Blood Moon Jar is another example of how Lee reinterprets a traditional form. Moon jars were made during the Korean Joseon Dynasty (1392-1910) and crafted in white porcelain, with both the shape of the pot and its milky-white color a reference to the moon. In contrast, Lee’s Blood Moon Jar, perhaps inspired by this past January’s blood moon visible during the lunar eclipse, has a rich unevenly-applied red glaze and an aggressively ripped open shape, interrupting the spherical shape of its historical prototypes. Moon jars were traditionally used for storing foods or displaying flowers, but Lee’s deconstructed version would not fulfill either function.
By turns playful, unexpected, elegant, sophisticated, and experimental, Lee’s ceramic objects are informed by his extensive knowledge of western and eastern historical ceramic traditions and techniques acquired through his research, residencies, and travels. As the artist director of the Archie Bray Foundation, a ceramic artistic residency program based in Helena, Montana, Lee is also continually exposed to new directions in contemporary ceramics.
The impulse to deconstruct, destroy, or otherwise distress historically appropriated forms is familiar in contemporary art. Perhaps the best known example is Ai Weiwei’s Dropping a Han Dynasty Urn in which the artist destroyed an actual 2000-year-old cultural object for his 1995 artwork Dropping a Han Dynasty Urn. He destroyed what he termed a “cultural readymade” to question how value is determined in a work of art. Weiwei’s violent and controversial action destroyed but did not create, reformulate, or reimagine. Montreal artist Laurent Craste’s “Abuse” series features reproductions of Sevres porcelain vessels impaled by nails, stabbed by axes, or destroyed by a baseball bat. British Columbia artist, Brendan Tang’s “Manga Ormolu” series are remakes of Chinese Ming Dynasty vessels that are bent, folded, pinched, and interrupted to accommodate techno-pop elements. In her series “Broken Things,” London-based Chilean artist Livia Marin recrafts mass-produced objects such as teapots, cups, saucers, bowls, and plates and presents them with ruptures and breaks as if the ceramic innards of the piece have melted into a puddle. Korean artist Yeesookyung uses the kintsugi technique of gold infill in her “Translated Vase” series to join together shards of Joseon-style ceramics that have been discarded because they are deemed imperfect by potters. And the 2016 exhibition RE — Reanimate, Repair, Mend and Meld included work by twelve internationally-based artists “whose pieces imitate, replicate, or honor inventive repairs of the past.”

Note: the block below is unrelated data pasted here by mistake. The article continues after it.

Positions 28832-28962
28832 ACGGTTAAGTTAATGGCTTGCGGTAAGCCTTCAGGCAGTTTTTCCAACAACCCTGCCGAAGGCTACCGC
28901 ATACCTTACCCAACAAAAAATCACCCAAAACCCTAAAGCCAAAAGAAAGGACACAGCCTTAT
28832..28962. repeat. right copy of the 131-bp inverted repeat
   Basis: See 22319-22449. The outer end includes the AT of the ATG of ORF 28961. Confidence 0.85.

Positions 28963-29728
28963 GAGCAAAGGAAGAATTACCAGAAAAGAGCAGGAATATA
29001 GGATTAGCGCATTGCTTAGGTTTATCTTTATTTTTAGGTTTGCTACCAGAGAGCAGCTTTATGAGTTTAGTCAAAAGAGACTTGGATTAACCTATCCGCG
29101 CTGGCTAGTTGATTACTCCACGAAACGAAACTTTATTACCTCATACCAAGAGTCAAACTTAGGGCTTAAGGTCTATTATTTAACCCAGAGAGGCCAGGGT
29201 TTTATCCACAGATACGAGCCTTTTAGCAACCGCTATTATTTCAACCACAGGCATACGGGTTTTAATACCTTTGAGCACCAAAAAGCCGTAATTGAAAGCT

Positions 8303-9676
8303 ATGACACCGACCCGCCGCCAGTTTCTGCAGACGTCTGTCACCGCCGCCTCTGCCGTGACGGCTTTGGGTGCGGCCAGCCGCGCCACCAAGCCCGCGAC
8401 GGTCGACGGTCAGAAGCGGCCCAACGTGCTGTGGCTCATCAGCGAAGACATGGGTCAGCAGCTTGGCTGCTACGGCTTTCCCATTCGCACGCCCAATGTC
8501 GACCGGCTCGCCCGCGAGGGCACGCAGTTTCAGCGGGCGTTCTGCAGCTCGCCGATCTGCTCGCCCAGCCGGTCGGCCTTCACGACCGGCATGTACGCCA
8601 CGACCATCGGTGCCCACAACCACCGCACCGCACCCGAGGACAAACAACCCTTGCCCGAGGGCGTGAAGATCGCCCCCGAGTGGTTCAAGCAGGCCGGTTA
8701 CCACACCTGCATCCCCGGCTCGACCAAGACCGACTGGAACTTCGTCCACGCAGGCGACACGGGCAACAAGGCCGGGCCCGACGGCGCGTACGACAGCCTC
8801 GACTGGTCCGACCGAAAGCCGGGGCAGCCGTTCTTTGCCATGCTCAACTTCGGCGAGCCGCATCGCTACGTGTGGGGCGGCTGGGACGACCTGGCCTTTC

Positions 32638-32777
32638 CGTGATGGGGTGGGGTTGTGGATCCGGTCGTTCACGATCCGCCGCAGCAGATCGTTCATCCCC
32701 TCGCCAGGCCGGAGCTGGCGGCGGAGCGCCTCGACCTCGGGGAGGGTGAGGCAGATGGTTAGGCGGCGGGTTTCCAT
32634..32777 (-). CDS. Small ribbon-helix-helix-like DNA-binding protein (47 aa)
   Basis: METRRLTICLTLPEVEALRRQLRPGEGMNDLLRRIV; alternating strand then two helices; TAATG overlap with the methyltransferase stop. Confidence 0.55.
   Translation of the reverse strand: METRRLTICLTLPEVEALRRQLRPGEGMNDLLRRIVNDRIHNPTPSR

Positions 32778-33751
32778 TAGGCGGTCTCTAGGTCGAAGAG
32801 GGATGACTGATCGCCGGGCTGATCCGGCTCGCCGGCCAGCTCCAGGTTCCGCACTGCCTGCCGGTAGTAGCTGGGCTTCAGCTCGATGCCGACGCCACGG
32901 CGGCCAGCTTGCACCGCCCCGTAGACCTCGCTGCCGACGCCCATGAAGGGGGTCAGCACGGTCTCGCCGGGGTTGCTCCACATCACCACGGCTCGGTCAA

What differentiates Lee’s artwork is his reverence for and use of a variety of styles, techniques, and motifs from the past while challenging traditional practices by questioning the idea of perfection as it relates to value. Is the impetus to reference, borrow, and reinterpret art forms of the past and then partly destroy them a form of homage or critique? Is an artwork more valuable when it is in perfect condition, or do flaws make the work unique and more representative of the hand of the artist? These are the intriguing and timely questions raised by Steven Young Lee’s dynamic and inventive ceramic sculptures that honor the past while forging exciting new directions.